The proliferation of “pro-drilling” and “anti-fracking” lawn signs found on roads throughout New York State further pit neighbors against neighbors.

In other parts of the U.S. where fracking is already permitted, there has been an influx of out-of-state drilling workers; strangers who invade communities, deplete resources, overburden the infrastructure, including hospitals and law enforcement, taking the jobs that the locals were promised would be theirs and driving long-term residents from their rental properties.

As recently as last week, there was discussion among the state’s legislators about shipping frack waste products to Long Island for disposal. Frack waste is not only toxic, it’s radioactive. Add to this concern proposals to construct large (30”) pipelines to transport the shale gas to ports for export to foreign lands.

We cannot allow the agendas of profit-seeking corporations to threaten our safety and well being or alter our way of life, whether we live upstate, in the city, or on Long Island. And as a nation we cannot continue to ignore the damage caused by fracking.

The Great Law of the Iroquois Confederacy states that “in every deliberation, we must consider the impact on the seventh generation.” We must all hope for the day when we pick up our newspapers and the front page headlines read, “New York State Bans Hydrofracking!” Then we can be assured that the quest to take care of our seventh generation has begun.

Kelly Abbruzzese is a resident of Middle Village.

Comments-icon Post a Comment
February 20, 2013
You can keep the $14 an hour for a Starbuck's worker (wonder what that does to the price of a cup of coffee?)...we do quite well here ourselves WITHOUT the gas companies. Texas has little to lose as far as grassland, aquifers, and pristine rivers and waterways. Perhaps you perceive NY as a concrete jungle, but most of NY is not NY city...We have many of the best wineries in the country who rely on clean water to produce their product. Our agriculture is more important to our way of life than money. Our livestock eat GRASS not hay shipped in from somewhere else. Regardless of what you may have heard, the MAJORITY of NYers Do NOT want fracking. And since this OUR state and the majority SHOULD rule...this should be a done deal. Fracking will produce many short-term gains including jobs in the legal, medical, and veterinarian fields...NYers are not trained in drilling like Texans, so many of the gas industry jobs will not be for the local folks (just ask Pennsylvania). Natural gas has been under our feet for millions of years...and it isn't going anywhere. It will still be there when someone can figure out a SAFE way to extract it without decimating the region they get it from and leaving the people holding the bag of an environmental clean-up project.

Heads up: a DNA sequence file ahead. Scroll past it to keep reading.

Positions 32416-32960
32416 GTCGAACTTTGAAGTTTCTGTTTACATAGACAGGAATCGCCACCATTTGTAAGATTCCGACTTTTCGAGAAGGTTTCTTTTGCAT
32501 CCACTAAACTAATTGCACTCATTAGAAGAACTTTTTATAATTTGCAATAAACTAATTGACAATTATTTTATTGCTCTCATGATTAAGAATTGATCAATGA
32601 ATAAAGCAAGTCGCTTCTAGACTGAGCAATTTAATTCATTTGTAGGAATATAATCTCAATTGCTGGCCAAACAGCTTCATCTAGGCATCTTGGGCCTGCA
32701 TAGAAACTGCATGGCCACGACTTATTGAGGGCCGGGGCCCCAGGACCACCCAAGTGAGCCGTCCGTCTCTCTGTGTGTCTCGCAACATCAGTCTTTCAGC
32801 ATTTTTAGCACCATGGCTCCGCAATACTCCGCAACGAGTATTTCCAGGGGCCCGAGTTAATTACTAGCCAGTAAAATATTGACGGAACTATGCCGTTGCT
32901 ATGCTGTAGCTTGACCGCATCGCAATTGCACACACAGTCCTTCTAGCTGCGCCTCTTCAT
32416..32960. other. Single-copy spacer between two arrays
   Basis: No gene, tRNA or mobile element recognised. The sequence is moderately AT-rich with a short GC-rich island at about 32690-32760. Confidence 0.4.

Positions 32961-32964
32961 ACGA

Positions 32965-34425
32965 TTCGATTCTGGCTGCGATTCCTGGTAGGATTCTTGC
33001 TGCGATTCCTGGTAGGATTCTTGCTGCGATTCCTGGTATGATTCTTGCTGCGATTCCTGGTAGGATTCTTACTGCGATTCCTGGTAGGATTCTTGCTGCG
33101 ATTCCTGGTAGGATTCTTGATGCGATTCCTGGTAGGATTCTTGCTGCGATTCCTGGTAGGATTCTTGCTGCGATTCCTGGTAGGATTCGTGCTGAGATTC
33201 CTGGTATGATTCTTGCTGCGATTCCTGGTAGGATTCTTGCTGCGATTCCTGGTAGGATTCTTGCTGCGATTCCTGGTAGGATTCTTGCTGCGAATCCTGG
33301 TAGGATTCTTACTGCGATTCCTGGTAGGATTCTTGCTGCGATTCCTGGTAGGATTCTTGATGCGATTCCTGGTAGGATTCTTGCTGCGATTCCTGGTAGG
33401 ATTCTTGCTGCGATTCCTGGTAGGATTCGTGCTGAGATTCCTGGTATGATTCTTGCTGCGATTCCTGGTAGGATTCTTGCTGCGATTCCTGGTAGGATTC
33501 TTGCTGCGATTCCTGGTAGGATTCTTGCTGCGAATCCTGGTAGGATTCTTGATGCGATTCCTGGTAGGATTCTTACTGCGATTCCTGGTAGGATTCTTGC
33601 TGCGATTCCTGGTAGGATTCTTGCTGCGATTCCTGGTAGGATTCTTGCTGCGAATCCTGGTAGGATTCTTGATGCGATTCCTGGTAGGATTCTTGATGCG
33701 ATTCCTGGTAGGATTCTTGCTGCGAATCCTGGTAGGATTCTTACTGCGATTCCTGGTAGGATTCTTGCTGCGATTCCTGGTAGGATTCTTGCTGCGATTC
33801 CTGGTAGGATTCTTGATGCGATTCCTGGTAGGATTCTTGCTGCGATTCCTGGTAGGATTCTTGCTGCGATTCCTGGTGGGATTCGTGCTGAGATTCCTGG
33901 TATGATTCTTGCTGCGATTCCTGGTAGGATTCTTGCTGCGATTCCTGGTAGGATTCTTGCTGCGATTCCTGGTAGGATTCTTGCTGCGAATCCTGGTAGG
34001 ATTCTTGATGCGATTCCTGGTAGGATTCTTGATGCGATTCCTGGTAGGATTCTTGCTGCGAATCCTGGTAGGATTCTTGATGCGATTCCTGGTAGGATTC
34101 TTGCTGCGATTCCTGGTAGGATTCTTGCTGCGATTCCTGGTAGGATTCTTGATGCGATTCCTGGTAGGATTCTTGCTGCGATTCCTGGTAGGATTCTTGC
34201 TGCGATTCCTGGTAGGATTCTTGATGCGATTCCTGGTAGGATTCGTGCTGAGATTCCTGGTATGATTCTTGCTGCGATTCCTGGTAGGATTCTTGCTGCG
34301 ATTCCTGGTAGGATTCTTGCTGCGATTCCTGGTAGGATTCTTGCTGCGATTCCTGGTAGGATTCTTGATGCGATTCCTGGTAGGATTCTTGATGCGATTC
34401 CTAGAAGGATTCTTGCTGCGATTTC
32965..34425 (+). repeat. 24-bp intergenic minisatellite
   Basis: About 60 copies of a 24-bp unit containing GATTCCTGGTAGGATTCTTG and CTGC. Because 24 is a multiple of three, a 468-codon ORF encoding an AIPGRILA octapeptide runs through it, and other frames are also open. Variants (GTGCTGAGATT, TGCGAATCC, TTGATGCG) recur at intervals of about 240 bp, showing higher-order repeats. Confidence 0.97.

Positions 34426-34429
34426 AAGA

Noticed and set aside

Texas Oil Man
February 20, 2013
This is a republic and not a democracy. The majority is subject to the law and individual freedoms are paramount, it does not "rule". I'm a Texan and my cows eat grass asshole. Quit mud slinging and face the facts, there are very few downsides to horizontal drilling. The only one I know of is that it can become an eyesore and cause limited disruption at the surface. Of course the mineral rights owner is so well compensated any disruption or eyesore is quickly overlooked. A pump jack is a beautiful sight to most landowners. By the way, we have good wineries down here too buddy.
John Nofrack
February 21, 2013